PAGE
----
Targeting tin mineralisation using "3D Common Earth Models" in the Khartoum region, North Queensland, Australia
The use of modern day 3D GIS software packages such as GOCAD, GeoModeller and Leapfrog Geo has dramatically changed the way exploration targeting can be carried out compared to the last twenty years of using 2D Geographic Information System (GIS) for exploration. This is especially true in the last five years in which computer and GPS technology has developed to the stage where it is possible to digitally locate, accurately store, visualise and manipulate geological data in 3D at the scale of a mineral system, which is usually much greater than mine scale where most of the current 3D work is focussed. Most GIS can store, manage and manipulate data in 2D, with some able to visualise information in 3D. However, there are a number of packages that allow full 3D GIS functionality, including querying and modelling, allowing geologists to start exploration targeting in a 3D system. Auzex Exploration Limited owns a number of exploration tenements over the historically tin rich Khartoum area located near Herberton in North Queensland, Australia, exploring for Tin-Tungsten mineralisation. A 3D geological interpretation was created over a 60 km by 60 km region in Khartoum using Leapfrog Geo to improve targeting for tin systems adjacent and above buried granites and shallow dipping granite contacts, followed by 3D targeting using a Multi-Class index Overlay workflow of GoCAD Mining. The ranking of the 3D maps were based on a 2D prospectivity mapping exercise using the weights of evidence technique. By modelling geology and targeting in 3D, complex subsurface relationships and the correct vertical extents can be constrained. This will be invaluable for defining potential drill-hole targets.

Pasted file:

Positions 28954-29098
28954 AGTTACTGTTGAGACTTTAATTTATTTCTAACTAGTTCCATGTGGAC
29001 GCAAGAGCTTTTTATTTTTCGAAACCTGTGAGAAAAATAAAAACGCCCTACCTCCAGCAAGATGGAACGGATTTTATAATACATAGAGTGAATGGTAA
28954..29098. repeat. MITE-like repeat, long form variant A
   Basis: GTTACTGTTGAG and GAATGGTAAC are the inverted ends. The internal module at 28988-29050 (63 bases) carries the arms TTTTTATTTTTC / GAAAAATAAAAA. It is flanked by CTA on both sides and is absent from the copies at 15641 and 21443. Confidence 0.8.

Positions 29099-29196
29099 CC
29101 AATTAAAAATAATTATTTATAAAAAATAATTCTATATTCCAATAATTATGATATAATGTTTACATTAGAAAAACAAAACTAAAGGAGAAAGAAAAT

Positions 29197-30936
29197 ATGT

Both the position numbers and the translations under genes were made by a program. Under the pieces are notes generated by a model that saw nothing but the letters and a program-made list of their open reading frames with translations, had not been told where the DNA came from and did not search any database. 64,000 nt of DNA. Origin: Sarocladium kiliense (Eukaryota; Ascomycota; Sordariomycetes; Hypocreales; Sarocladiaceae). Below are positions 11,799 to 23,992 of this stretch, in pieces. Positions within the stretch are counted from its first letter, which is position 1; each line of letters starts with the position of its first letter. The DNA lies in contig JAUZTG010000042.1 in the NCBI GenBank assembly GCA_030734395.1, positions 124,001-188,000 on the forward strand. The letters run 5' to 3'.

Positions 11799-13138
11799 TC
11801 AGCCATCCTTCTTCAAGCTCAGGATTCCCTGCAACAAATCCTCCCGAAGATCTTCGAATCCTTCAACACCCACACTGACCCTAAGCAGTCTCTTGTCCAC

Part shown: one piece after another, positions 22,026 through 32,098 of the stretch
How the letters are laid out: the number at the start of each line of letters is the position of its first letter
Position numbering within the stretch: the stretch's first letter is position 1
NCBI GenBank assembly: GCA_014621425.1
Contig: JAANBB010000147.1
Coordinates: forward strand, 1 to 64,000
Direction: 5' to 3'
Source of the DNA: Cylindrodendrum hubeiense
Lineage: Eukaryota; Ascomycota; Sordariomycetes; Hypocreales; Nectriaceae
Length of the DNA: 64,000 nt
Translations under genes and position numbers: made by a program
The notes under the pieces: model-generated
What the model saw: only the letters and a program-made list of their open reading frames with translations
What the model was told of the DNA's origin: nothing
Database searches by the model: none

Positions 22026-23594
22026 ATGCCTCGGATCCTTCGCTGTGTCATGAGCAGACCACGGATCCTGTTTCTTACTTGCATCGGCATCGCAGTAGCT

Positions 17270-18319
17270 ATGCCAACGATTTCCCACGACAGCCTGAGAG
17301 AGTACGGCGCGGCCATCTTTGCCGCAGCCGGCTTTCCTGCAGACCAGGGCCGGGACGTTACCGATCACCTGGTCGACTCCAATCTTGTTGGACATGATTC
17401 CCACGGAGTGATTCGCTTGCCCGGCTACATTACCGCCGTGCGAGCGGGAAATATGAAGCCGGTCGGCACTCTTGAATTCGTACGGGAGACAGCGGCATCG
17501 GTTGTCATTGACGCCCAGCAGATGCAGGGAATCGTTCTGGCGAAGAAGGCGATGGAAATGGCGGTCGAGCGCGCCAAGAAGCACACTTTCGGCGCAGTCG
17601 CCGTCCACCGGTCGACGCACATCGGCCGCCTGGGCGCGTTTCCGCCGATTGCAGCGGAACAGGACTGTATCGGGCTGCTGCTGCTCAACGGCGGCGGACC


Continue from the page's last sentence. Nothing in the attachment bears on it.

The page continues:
New Zealand Gold Potential - Using Mineral Prospectivity Modelling to Evaluate Gold-Bearing Mineral Systems in an Underexplored Country
New Zealand has an established history of gold production beginning with the gold rushes of the 19th century in the Coromandel, Nelson/Marlborough, West Coast and Otago regions. Despite this, the number of significant modern hard rock gold operations has been limited in recent years due to a lack of sustained exploration capital and not limited geological prospectivity. The New Zealand Government is actively encouraging explorers to invest in New Zealand through a series of targeted promotional visits, more importantly through the acquisition of precompetitive regional geophysical data. Data collection has been completed over the prospective Northland epithermal district and a large portion of the South Island’s west coast that is prospective for both orogenic gold and intrusive related gold. Analysis of new data has been an important component in aiding the generation of exploration targets from prospectivity modelling. Determining the prospectivity of an area involves reviewing all the available data and analysing it with respect to the most up-to-date mineral system model for the mineralisation style of interest. Using the weights of evidence modelling approach, the most prospective areas for epithermal gold-silver, orogenic gold and intrusion-related gold have been identified. The key exploration parameters relevant to each mineral system are first represented spatially and then statistically combined into a single prospectivity map. New potentially economic deposits could be found by focusing exploration on targets identified from these models. The prospectivity modelling approach can greatly reduce the risk involved in mineral exploration